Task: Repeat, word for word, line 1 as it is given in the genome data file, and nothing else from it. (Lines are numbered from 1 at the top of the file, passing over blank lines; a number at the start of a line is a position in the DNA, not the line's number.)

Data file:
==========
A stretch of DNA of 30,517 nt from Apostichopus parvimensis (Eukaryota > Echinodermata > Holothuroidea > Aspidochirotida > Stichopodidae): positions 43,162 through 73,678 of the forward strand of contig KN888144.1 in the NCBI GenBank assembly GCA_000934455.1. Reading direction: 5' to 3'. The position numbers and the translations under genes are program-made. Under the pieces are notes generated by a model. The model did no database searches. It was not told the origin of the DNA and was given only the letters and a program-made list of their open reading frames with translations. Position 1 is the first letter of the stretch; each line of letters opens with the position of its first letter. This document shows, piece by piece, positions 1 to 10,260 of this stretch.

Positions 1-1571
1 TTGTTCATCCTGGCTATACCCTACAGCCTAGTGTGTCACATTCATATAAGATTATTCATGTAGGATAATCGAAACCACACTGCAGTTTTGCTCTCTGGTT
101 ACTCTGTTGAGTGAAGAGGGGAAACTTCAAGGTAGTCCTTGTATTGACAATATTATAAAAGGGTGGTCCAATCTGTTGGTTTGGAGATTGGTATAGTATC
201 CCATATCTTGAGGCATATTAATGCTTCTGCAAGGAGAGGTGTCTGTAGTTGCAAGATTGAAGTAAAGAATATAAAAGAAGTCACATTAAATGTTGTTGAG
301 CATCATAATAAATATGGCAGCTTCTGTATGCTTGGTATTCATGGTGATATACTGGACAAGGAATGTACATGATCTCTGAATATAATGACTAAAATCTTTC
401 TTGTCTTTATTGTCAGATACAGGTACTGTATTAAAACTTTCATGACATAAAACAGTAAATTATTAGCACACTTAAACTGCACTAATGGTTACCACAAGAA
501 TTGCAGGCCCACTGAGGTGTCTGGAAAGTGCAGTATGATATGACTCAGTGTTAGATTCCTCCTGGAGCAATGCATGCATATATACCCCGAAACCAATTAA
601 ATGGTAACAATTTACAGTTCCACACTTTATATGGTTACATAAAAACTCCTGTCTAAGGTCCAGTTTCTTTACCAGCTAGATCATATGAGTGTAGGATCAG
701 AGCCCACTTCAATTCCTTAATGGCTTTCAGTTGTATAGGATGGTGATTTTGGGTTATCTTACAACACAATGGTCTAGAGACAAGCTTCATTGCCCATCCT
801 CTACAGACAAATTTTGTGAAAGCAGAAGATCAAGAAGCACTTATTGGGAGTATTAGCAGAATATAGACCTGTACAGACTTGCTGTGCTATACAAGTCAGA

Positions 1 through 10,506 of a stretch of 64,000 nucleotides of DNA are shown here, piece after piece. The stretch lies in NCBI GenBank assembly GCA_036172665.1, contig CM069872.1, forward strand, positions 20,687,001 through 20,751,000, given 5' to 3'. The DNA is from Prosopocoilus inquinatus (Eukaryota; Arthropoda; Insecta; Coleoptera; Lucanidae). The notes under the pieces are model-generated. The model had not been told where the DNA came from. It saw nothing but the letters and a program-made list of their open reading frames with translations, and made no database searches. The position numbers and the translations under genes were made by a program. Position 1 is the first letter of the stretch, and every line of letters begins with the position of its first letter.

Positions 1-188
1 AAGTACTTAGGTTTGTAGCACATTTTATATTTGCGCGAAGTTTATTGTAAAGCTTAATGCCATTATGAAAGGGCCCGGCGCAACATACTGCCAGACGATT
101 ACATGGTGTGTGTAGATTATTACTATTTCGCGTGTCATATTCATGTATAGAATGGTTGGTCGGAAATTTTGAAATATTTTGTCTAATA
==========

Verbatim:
A stretch of DNA of 30,517 nt from Apostichopus parvimensis (Eukaryota > Echinodermata > Holothuroidea > Aspidochirotida > Stichopodidae): positions 43,162 through 73,678 of the forward strand of contig KN888144.1 in the NCBI GenBank assembly GCA_000934455.1. Reading direction: 5' to 3'. The position numbers and the translations under genes are program-made. Under the pieces are notes generated by a model. The model did no database searches. It was not told the origin of the DNA and was given only the letters and a program-made list of their open reading frames with translations. Position 1 is the first letter of the stretch; each line of letters opens with the position of its first letter. This document shows, piece by piece, positions 1 to 10,260 of this stretch.